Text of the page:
This also covers hit points in reverse. In Toon! One of the Call of Cthulhu parodies had the characters having to worry about gaining sanity from seeing the beings from other worlds.

Heck, even 1 hit kill games are essentially 1HP battles.

Some games bypass HP by requiring you to exceed a damage threshold on a roll.
Example: Opponent has a Armour rating 3. On an attack any hit of 3 or less fails to kill the target.
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Willem-Jan Rensink
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Omega2064 wrote:
Alot of this is irrelevant as it still boils down to using *something* as a diminishing value. Which in the end is just Hit Points by any other name.

Blood loss? Thats hit points.
Deplete characters energy? Thats hit points.
Deplete cards in hand or deck? Hit points.
Attrition of Soldiers in a Unit? Cleverly disguised hit points. (If they dont have HP individually)
Gradual loss of sanity? Yep, hit points used creatively.

This also covers hit points in reverse. In Toon! One of the Call of Cthulhu parodies had the characters having to worry about gaining sanity from seeing the beings from other worlds.

Heck, even 1 hit kill games are essentially 1HP battles.

Some games bypass HP by requiring you to exceed a damage threshold on a roll.
Example: Opponent has a Armour rating 3. On an attack any hit of 3 or less fails to kill the target.


And in eurogames, the player with the most (hit)points wins

Don't you think he just meant hitpointcounters and stuff like that?
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James Hutchings
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Zwavor wrote:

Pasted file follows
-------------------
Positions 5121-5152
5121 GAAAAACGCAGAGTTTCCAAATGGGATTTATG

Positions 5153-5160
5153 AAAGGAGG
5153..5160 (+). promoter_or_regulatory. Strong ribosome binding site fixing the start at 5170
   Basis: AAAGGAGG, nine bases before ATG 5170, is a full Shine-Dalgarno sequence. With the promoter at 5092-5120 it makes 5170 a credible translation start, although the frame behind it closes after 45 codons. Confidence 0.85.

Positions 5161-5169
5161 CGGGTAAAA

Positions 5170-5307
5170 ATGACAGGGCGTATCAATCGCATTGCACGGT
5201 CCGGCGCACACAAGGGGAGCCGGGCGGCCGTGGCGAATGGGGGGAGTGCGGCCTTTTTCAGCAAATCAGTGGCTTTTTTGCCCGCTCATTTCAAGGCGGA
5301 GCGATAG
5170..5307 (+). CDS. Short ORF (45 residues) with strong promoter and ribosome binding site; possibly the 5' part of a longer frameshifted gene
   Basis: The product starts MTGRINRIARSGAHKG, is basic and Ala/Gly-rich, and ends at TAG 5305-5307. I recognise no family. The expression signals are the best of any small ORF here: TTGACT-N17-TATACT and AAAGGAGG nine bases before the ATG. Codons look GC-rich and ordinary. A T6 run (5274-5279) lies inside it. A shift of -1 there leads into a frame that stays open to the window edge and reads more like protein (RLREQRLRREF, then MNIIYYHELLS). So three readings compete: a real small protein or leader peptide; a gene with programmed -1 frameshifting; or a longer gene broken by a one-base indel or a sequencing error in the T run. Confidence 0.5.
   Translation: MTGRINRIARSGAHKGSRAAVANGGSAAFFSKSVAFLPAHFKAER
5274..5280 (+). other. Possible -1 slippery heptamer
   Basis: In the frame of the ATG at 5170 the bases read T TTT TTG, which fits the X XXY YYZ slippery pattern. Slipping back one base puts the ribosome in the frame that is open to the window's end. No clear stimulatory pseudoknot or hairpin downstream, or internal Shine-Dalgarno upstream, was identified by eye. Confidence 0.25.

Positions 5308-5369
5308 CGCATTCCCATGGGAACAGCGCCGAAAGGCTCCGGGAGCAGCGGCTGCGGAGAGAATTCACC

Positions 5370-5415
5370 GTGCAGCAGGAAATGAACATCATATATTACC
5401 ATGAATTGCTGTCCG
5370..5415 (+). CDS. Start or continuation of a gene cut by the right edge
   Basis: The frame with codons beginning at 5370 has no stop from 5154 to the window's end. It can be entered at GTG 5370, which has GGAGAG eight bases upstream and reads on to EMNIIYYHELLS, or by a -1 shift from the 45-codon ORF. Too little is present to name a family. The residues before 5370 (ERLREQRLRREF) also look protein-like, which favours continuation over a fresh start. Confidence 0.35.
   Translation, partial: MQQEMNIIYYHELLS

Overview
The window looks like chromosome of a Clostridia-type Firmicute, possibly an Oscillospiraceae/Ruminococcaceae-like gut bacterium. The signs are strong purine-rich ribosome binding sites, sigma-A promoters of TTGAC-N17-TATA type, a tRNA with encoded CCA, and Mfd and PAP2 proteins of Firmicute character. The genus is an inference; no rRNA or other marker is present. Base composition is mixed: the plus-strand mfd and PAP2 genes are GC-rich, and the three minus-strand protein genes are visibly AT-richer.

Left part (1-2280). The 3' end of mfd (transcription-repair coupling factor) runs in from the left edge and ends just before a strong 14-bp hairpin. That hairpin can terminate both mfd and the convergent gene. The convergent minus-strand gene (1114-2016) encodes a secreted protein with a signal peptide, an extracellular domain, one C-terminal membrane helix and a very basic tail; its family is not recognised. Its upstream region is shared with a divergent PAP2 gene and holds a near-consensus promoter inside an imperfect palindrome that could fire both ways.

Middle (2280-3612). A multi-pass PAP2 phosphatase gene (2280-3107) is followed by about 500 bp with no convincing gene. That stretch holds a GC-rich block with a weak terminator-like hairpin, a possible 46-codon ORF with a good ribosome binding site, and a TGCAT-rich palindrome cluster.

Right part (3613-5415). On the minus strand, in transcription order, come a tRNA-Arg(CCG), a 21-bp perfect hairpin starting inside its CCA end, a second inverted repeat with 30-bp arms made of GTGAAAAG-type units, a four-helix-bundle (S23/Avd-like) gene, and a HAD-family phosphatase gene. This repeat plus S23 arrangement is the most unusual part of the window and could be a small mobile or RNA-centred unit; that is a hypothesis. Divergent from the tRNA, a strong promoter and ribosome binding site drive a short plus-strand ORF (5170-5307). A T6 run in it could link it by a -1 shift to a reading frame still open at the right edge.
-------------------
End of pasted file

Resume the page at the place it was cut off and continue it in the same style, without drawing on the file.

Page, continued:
And in eurogames, the player with the most (hit)points wins


In Poker, you have Hit Points called chips, and you can only do damage by risking a similar amount of damage yourself
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Benjamin Bentley
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palmerkun wrote:


That doesn't match how it's described in what was posted.
2 lights make a heavy. Now that heavy doesn't stack with lights...
But 2 more lights make a second heavy, which stacks into a destroyed.


My apologies for the confusion - only damage of the same type has a stacking effect.

Quote:
I see your intent, but all it does is make weaker weapons worthless.
You have Light Lasers that do Light Damage?
Great. Even if you have a million years, you can't actually destroy anything with them, because you can't reach Heavy Damage.


Which is completely illogical, and silly.


This isn't how it works, and the rules are on the site if you want a full description of the combat mechanics, but here's a brief clarification. Weapons have a power value, and comparing that power to the target's defense results in rolling one, two, or three damage dice. The result of that roll determines whether you get no damage, light, heavy, or a destroyed result. More dice are more likely to result in more damaging outcomes (though even three dice could result in no damage). A single die can still achieve heavy damage, so you could still destroy something by stacking on another heavy (though it will never cause a crit).

If your power is too low vs. the defense, however, you wouldn't roll any damage dice - your weapon just isn't powerful enough to seriously threaten the target, which forces the much smaller or lighter ships to position themselves on the weaker sides of larger enemies to threaten them (it also makes very low power weapons like flak only a threat to very small craft).

Quote:

HP gets used for specific reasons, and that reason usually is "fast and good enough is more fun than slow and detailed"


I'm shooting for fast and detailed - actions you take in the game often just rely on the number of a certain type of components you operate on your ship, so you don't need to remember effects or do much math to determine what's happened. Take shields for instance - when you operate them, you get one shield marker to put on a side of your ship for each shield generator operated. If someone's damaged one of your shield generators and you don't (or can't) operate it, you don't get a shield marker from that generator.
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Confusion Under Fire